11:55 a.m., April 30, 2013

Opinion:

Geschichte einer kleinen jungen Deutschen

Story of a little girl growing up in East Germany

As many of you know by now, I am from Germany. East Germany, to be correct. I don’t know what you have learned in history about my country, but I thought it was time to give you some of my insight. This may be biased in a way, but these are my memories from growing up in East Germany, seeing the country reunite and later living in Bavaria, which was part of West Germany way back when.

I grew up in the Russian zone of Germany. I had a Russian grandfather and German grandmother. My biological father is African and still lives in Africa. How did he get to East Germany? Well, a program was in place that brought in immigrant workers. Either learned a trade in the trade schools or they got free education at our universities as long as they helped with the rebuilding effort in East Germany. So, my ethnic background is spread over two continents.

Growing up in the East never really seemed bad to me. Life may have been rather simple, and we may have been behind in some innovations, but life was good. The exception from the overall good life for me was I was the only black kid in school and a “freak” because I was born with epilepsy. I think, in a way, my family may have been seen as privileged because my mother was a nurse, and we were allowed to travel to West Germany once every three months. We shopped for items we didn’t have in East Germany (like Coca Cola), traveled, visited family stuck on the other side of the Wall or just tried out the different restaurants.

I remember goods and services in West Germany were more expensive than they were in East Germany, so maybe that was the reason we went only once every three months.

Berlin Wall leaves lasting impression

The last time I was in Berlin the Berlin Wall was still standing. It is a rather vivid image in my memory because I moved really close to the wall and was told with a gun in my face to back up or suffer the consequences. It scared me straight and left quite the imprint in my 5-year-old memory.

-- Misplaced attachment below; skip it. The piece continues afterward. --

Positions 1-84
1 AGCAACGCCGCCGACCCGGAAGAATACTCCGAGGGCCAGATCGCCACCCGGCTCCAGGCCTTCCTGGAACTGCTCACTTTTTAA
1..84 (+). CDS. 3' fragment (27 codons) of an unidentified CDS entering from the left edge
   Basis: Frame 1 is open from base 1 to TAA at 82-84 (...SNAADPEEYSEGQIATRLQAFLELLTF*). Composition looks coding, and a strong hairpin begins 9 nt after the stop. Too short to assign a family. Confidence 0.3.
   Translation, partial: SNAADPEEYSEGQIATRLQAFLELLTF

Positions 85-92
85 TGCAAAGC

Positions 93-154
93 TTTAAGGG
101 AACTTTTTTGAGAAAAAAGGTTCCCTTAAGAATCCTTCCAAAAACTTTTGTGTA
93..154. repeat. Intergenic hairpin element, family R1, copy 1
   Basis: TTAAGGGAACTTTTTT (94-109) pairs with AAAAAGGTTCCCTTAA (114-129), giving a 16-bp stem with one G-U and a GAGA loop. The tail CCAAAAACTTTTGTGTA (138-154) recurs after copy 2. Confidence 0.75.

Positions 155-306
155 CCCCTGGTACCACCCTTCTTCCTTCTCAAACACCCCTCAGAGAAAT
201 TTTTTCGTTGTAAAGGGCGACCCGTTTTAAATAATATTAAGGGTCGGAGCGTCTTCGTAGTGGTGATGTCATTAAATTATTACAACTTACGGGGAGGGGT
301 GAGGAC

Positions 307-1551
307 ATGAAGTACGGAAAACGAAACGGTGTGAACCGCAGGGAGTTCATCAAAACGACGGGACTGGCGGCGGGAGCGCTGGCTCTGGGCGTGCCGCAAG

A few months later, the Berlin Wall came down; Germany was reunited, and the entire nation partied for a week. In old East Germany we are all still very grateful to Mikhail Gorbachev, president of the Soviet Union (1990-1991), and U.S. President Ronald Reagan for their part in reuniting our country.

As I have written in a column in fall 2011, I finally “met” my hero Gorbachev in Laramie after countless times missing him when he was in Germany.

But the reunion of the country also brought change the East may have felt more than the West. Suddenly, everything became more expensive. For example, when we used to go to a fair, we, a family of four, could spend an entire day there and never spend more than 20 Deutsch Mark (about $18 at that time). The day at the fair included three full meals and as many rides as one kid could handle. This quickly changed after the reunion, but Germany was one again, and that’s all that mattered at that time.

Later, toward the end of the 1990s, we moved to Bavaria. Germany has several dialects depending on if you travel north or south. It took me three months to understand my new teachers.

Second, I was faced with a new kind of racism I never thought would be possible. Bavaria was used to having the U.S. Army barracks and the African American soldiers. I had a relative high standing in school, at first, because people assumed I was half American. As soon as they found out I was, in fact, half African, I found myself at the bottom of the popularity chain once again.

Further, I was too light-skinned for the Africans in town, who assumed I was rich and arrogant, and too dark-skinned for the African Americans in town, who assumed I barely made it out of the jungle alive. I guess racism will always have different ways of making its way into society no matter how educated that society may be. As I was growing up, people protected me from much of what happened like one of our neighbors being picked up by the Stasi (East German Ministry for State Security).

Yet, overall, I have many great memories of growing up in East Germany and learned many valuable life lessons. Even with our infamous past of starting world wars, Germany has come a long way and learned from the horrible mistakes of the past. Therefore, I am, and always will be, proud to be German.


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